Sam Steel, safety advisor for the National Association of Landscape Professionals, says the green industry has been labeled as a target for OSHA. This means while safety should always be a priority, the industry has some room for improvement.
During his two-part OSHA course at LANDSCAPES, Steel hopes to outline what professionals should be doing, where they can improve and how they should be implementing safety measures in their companies.
Here is a glimpse into two areas Steel says green industry professionals tend to overlook.
1. Proper PPE.
“The green industry is very critical, especially because so much of the machinery and equipment we use poses a number of problems,” he says. “One being noise: a lot of the machinery we use in the landscape industry has noise levels that exceed the OSHA permissible exposure level (or PEL).”
According to OSHA, the PEL for noise is 85 decibels for eight hours of run time. Steel says most equipment landscapers use far exceeds that. This means users need to take proper safety measures to ensure they are complying with OSHA rules.
• Hearing protection: Earmuffs and ear plugs need to be worn while operating noisy equipment. “Sometimes they either forget the wear it or what they had is old and not effective anymore,” Steel says. “And, it’s up to the employer to provide the workers with the hearing protection.”
There are also rules in place to protect operators from debris that can be thrown from equipment like blowers and mowers.
• Eyewear: A common misconception, Steel says, is that sunglasses are an acceptable form of eye protection. In reality, there is a special certification required for a piece of eyewear to be OSHA compliant.
“Sunglasses don't provide the protection that the ANSI standard talks about,” he says. For eyewear to be OSHA approved, it must be labeled with ANSI Standard Z87.1. And if you’re unsure if the eyewear is compliant, Steel says it will always be labeled. “It's actually embossed right into the side of the eyewear on the inside. So all you have to do is look on the inside stem and you'll see that indication of the ANSI Standard,” he says.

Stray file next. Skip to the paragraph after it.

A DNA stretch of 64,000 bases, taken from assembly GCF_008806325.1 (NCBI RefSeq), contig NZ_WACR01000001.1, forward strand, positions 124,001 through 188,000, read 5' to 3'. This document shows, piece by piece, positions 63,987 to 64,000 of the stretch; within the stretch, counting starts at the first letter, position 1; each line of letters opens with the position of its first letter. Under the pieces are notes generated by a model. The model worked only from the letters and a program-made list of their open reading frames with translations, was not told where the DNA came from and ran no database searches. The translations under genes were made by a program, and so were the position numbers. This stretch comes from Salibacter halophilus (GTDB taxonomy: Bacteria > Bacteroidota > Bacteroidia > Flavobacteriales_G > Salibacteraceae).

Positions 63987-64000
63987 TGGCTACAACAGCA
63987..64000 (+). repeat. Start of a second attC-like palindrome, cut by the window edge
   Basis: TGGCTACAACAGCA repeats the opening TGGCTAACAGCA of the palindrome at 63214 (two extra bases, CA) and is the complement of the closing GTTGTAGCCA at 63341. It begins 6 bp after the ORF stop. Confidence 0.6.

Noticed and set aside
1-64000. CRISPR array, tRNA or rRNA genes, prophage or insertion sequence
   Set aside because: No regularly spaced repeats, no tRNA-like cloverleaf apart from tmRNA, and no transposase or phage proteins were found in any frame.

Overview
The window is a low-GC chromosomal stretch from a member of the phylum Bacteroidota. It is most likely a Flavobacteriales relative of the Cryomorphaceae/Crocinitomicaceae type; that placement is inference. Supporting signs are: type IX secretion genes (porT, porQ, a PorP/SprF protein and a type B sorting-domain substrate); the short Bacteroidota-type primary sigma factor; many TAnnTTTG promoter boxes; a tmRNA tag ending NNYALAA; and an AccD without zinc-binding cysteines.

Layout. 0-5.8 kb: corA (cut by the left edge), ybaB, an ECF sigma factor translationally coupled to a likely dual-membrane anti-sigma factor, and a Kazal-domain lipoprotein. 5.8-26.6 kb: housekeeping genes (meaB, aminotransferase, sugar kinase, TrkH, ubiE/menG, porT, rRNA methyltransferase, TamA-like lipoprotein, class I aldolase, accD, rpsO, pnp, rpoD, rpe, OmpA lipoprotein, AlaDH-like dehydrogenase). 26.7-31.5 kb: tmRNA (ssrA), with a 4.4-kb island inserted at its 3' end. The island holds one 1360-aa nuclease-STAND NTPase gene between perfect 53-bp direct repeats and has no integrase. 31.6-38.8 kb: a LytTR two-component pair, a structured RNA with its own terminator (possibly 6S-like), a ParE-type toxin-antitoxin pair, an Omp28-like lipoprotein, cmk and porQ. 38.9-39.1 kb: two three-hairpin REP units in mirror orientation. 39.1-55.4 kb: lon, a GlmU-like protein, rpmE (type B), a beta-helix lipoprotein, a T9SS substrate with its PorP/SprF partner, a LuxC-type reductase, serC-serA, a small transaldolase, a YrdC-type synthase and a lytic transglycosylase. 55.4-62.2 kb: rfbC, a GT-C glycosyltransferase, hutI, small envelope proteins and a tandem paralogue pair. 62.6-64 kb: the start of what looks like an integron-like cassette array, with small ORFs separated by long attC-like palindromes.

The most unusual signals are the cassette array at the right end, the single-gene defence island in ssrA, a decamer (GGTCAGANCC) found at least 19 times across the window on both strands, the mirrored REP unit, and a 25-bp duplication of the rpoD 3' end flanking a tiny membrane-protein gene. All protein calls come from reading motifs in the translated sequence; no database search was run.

Depending on how much you want to spend on PPE, there are even OSHA compliant sunglasses designed to be a more stylish alternative.
Like the hearing protection, it is up to the employer to provide the safety glasses to employees. Some options include peripheral protection and offer UV blocking lenses.
While it is up to the employer to provide the safety equipment, Steel says misuse and abuse of equipment can fall back on the employee. For instance, if an operator habitually loses or breaks their PPE, OSHA does not prevent the employer from having replacements paid for by the employee.
2. Slips, trips and falls.
“This is the number one reason why workers are injured on the job in the U.S.,” Steel says. The green industry has its fair share of these types of incidents, whether it’s falling off ladders, out of trees, or slipping on wet turf surfaces.
However, it doesn’t end there. Steel also says that running equipment on slippery areas like wet hills also poses a threat to safety records.
Steel says ensuring that workers are wearing the proper footwear will help decrease fall risks. And, while tree care has an extensive set of safety protocols, he says he’s seen instances where a worker has actually cut the limb they’re standing on. “Believe it or not, it happens,” he says.